In the schedule of readings that I use for these daily reflections, today is highlighted as the feast day of Saint Joseph — a day to commemorate the earthly father of Jesus, who took Mary to be his wife, even though her unexpected pregnancy must have been a source of scandal and embarrassment. Not surprisingly, the gospel lesson for the day is Matthew 1:18-25, which tells the story of the angel visitor who convinced Joseph to accept this challenging path. And while reading the text at this point in the year seems a little “out of sync” (since we’re most accustomed to hearing it in the Christmas season), encountering it now does provide an important bit of perspective.
Sometimes, I think, we read the elements of the Christmas story in a way that makes it seem like all the joy, fear, and wonder of the incarnation were crammed into one intense, brief, and glorious window of drama. But when you stop and think about it, that’s not the way it was. Joseph’s “yes” to becoming in the father of Jesus (to say nothing of Mary’s “yes” to becoming the mother of Jesus) was just the beginning of many months in which he probably had to handle the suspicion of friends and family, the gossip of neighbors, and his own uncertainty about whether he was doing the right thing. And even though he did have a heavenly message to provide some sense of assurance — “Joseph son of David, do not be afraid to take Mary home as your wife, because what is conceived in her is from the Holy Spirit. She will give birth to a son, and you are to give him the name Jesus, because he will save his people from their sins” (Mt. 1:20-21) — this doesn’t change the fact that he still had to walk the long road of obedience, which is always a part of saying “yes” to God.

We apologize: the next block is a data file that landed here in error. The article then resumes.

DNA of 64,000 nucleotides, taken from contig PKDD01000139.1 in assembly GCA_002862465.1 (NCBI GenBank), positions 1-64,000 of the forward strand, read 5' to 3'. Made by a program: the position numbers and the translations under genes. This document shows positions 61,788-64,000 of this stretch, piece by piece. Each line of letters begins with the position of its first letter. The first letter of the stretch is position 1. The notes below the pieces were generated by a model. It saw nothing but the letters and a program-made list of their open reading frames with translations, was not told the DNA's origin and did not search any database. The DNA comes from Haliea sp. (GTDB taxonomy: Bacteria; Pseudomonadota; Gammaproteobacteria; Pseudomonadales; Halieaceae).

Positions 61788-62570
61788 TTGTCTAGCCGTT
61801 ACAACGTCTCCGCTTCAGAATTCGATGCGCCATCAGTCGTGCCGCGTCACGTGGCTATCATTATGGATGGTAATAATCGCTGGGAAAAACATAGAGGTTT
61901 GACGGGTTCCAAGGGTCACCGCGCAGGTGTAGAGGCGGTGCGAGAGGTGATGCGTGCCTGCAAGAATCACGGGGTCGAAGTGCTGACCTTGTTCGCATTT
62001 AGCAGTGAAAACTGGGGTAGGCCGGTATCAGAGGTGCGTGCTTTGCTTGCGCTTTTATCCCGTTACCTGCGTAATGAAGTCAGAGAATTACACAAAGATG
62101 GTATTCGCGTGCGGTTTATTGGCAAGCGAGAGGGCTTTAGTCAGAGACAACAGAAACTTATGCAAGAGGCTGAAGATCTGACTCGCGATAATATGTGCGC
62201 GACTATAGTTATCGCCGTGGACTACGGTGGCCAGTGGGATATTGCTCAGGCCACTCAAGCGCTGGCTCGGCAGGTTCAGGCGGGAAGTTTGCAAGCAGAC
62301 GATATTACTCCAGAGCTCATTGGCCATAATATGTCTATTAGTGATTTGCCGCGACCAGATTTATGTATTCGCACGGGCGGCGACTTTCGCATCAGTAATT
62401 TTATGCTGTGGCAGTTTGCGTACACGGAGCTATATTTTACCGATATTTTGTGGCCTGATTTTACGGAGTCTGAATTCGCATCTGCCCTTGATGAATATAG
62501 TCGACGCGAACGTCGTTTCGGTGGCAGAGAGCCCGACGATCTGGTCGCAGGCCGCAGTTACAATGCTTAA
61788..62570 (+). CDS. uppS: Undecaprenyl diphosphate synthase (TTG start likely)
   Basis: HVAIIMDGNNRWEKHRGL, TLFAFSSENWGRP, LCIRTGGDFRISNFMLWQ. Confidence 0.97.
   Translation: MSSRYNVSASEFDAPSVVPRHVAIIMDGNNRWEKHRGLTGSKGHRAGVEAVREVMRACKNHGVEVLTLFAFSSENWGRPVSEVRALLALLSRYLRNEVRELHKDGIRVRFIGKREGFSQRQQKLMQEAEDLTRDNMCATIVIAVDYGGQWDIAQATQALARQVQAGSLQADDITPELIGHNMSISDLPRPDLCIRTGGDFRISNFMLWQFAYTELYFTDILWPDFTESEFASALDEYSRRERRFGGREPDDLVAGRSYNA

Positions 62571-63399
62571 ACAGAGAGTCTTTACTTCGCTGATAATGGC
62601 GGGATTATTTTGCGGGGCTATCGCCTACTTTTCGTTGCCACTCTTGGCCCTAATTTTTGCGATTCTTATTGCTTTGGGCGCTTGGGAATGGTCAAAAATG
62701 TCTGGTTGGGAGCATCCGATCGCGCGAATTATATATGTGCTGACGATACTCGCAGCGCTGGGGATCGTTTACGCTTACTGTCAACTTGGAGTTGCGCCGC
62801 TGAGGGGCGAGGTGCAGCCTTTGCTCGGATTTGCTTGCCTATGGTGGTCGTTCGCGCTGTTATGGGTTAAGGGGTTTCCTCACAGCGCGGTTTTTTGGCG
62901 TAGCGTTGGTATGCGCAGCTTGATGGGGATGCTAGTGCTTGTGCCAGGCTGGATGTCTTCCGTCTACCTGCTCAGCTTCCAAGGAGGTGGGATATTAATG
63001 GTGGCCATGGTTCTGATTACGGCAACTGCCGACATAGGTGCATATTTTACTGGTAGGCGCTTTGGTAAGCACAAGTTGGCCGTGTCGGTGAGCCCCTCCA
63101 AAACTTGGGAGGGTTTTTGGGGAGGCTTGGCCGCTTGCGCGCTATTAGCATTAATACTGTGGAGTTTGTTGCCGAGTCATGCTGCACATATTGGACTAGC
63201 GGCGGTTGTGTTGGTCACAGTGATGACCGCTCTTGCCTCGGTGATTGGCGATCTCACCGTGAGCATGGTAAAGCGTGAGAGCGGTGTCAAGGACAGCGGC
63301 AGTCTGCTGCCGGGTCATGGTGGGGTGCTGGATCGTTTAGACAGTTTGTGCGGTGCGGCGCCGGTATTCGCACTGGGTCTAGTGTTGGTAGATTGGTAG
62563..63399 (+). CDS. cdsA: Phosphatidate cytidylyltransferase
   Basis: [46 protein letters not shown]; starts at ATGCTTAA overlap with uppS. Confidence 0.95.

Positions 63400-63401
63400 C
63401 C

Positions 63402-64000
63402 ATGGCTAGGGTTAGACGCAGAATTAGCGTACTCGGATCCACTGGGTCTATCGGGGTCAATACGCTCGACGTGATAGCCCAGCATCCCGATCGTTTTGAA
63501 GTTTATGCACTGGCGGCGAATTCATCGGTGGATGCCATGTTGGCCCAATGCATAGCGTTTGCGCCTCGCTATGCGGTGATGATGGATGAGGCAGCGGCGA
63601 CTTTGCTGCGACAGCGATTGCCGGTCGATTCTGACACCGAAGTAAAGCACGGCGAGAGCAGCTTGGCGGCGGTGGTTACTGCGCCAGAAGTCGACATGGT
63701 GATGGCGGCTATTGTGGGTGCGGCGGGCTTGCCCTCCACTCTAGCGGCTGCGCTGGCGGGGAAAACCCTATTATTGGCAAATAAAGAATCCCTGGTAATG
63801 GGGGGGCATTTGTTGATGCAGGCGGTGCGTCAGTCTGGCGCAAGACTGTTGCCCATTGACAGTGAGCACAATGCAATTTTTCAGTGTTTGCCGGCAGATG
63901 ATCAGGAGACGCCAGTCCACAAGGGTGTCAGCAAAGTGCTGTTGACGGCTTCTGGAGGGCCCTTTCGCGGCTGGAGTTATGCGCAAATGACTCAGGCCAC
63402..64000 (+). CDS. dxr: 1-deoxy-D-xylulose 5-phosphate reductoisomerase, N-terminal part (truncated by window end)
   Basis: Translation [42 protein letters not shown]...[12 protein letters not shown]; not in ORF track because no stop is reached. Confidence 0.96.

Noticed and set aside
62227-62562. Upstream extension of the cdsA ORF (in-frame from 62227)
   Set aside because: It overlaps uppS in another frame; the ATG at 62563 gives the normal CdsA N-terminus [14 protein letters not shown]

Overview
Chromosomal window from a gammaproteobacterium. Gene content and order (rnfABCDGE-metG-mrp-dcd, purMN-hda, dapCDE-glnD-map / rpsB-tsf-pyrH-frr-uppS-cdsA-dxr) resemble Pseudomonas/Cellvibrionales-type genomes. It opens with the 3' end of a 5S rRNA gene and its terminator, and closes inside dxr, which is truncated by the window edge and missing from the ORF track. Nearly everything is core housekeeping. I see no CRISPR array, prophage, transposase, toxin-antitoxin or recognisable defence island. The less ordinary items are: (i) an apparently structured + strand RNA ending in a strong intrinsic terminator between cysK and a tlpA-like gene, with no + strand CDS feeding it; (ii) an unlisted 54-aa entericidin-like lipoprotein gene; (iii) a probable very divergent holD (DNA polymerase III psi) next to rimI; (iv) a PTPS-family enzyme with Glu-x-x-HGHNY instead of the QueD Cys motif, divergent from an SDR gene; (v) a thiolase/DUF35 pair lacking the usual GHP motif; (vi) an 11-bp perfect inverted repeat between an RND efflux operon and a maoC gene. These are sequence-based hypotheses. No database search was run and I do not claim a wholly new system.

What are the journeys to which God is calling us to say “yes” today? And are we ready for the “long obedience in the same direction” (Eugene Peterson’s phrase) that leads us to the “new birth” that Jesus wants to bring to us and through us? May the Lord grant us the kind of trust in Him that enables us to commit to the long “yes.”